Legal Perspectives from EDO Tasmania
15 May 2014: Tarkine National Coalition v Minister for Environment
The Federal Court today dismissed the Tarkine National Coalition’s application to review the former Environment Minister’s decision to approve the Venture Minerals’ mine at Riley Creek. The mine is situated in the Tarkine area of Tasmania’s north west.
The Tarkine National Coalition (TNC) argued that:
- The Minister should have considered alterations to the mine permit conditions as a result of TNC’s appeal to the Resource Management and Planning Appeal Tribunal.
- The Minister had failed to take into account cumulative impacts of the mine proposal, when considered together with other developments (including other mine proposals) in the area.
- The failure to take into account the cumulative impact meant that EPA Board assessment did not fulfil the requirements of the bilateral agreement between the Tasmanian and Commonwealth governments.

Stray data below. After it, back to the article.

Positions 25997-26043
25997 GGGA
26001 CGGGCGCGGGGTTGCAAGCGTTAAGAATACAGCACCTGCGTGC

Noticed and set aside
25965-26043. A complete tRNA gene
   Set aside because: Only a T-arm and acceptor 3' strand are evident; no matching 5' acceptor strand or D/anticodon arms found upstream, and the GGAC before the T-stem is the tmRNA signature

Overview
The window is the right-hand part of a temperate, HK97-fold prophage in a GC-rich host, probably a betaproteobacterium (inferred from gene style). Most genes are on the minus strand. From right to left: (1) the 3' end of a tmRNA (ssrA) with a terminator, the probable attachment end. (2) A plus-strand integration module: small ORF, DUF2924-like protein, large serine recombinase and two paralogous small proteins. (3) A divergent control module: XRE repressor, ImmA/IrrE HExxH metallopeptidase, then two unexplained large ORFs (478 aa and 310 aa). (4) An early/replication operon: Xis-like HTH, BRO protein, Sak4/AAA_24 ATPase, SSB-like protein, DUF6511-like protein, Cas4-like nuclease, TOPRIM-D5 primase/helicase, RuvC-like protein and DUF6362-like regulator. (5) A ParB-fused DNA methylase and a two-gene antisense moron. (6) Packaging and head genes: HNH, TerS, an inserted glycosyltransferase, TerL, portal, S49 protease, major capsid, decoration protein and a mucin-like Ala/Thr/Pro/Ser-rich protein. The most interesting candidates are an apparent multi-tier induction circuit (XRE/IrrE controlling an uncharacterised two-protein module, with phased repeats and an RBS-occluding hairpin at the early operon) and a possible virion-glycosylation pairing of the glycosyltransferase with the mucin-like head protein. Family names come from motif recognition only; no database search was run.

- Alternatively, the bilateral agreement under which the EPA Board assessed the proposal was invalid because it did not provide for assessment of cumulative impacts.
Justice Tracey ruled against TNC on all its grounds of review. TNC has been given seven days to file submissions explaining why it should not be required to pay costs.
You can read the full judgement here.
The Court’s ruling is concerning from an environmental perspective on two fronts:
- Firstly, the decision effectively means that the Federal Minister does not have to consider alterations made to permit condition through the state appeal process. His Honour said the Minister’s obligation to consider the state permit conditions “may potentially extend to conditions actually imposed”. However, where the state assessment process is exposed as deficient in an appeal, the ruling suggests this is not relevant to the Minister’s decision making process.
- Secondly, the ruling states that there is no obligation on the Minister to take into account cumulative impacts of projects. This is concerning – limiting the consideration of impacts in this way presents a risk for threatened species, such as the Tasmanian devil, of “death by a thousand cuts”.
Interestingly, the Federal Court held that it was within the EPA Board’s powers to consider cumulative impacts in an assessment under the Environmental Management and Pollution Control Act 1994 (Tas). This is contrary to the position previously adopted by the EPA.